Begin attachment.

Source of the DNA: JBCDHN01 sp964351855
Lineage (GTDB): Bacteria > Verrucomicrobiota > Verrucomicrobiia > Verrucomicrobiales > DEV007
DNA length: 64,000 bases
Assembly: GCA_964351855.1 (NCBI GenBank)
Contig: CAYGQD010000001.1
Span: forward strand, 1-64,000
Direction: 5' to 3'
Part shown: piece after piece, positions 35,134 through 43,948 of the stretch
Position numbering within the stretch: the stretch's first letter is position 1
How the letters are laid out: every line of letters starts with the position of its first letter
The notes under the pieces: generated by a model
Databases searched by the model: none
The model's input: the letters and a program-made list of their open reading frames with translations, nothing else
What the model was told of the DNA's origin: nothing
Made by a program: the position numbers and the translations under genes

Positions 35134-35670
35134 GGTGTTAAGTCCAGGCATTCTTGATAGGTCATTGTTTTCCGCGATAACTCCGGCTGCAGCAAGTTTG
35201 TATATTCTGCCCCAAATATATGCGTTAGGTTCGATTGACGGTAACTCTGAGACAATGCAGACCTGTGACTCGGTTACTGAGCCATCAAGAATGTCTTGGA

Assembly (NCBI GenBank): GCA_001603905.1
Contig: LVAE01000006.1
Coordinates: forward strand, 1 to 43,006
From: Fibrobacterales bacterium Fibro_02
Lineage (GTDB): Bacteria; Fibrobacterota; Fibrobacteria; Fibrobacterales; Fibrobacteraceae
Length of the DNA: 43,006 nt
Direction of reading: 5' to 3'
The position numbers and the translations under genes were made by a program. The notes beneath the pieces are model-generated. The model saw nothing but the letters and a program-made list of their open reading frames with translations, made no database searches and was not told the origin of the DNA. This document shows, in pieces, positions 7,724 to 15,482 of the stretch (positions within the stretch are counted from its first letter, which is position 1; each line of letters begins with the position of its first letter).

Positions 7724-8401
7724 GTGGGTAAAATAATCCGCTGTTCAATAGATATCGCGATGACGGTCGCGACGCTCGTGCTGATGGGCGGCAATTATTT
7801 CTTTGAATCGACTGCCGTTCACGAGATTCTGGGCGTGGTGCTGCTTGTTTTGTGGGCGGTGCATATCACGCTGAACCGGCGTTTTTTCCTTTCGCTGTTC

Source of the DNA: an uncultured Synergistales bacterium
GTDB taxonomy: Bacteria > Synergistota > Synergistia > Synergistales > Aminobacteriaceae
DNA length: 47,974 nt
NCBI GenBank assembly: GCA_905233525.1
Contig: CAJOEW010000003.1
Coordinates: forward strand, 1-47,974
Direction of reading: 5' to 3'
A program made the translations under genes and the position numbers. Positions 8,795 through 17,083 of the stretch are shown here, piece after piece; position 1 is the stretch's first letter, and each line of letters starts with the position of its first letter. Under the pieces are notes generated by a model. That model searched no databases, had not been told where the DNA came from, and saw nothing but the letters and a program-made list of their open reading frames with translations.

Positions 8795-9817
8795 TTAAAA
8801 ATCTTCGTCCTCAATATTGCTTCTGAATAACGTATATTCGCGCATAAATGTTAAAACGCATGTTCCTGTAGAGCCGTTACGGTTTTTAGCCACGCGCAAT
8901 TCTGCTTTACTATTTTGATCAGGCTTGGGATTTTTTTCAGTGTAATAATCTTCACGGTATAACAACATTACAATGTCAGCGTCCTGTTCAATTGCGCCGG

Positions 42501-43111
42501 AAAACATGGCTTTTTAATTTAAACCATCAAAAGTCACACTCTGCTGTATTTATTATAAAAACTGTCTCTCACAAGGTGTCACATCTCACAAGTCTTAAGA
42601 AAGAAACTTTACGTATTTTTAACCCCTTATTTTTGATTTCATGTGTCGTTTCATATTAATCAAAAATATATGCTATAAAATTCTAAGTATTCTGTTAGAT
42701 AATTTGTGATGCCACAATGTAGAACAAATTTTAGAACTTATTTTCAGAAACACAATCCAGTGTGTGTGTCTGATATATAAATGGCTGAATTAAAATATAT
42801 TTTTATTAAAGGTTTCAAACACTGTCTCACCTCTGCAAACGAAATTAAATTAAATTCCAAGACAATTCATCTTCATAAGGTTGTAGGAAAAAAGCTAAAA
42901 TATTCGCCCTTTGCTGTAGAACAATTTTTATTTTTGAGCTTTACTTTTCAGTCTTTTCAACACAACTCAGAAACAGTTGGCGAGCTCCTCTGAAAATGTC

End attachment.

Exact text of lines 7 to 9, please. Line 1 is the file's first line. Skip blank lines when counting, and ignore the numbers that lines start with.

Direction: 5' to 3'
Part shown: piece after piece, positions 35,134 through 43,948 of the stretch
Position numbering within the stretch: the stretch's first letter is position 1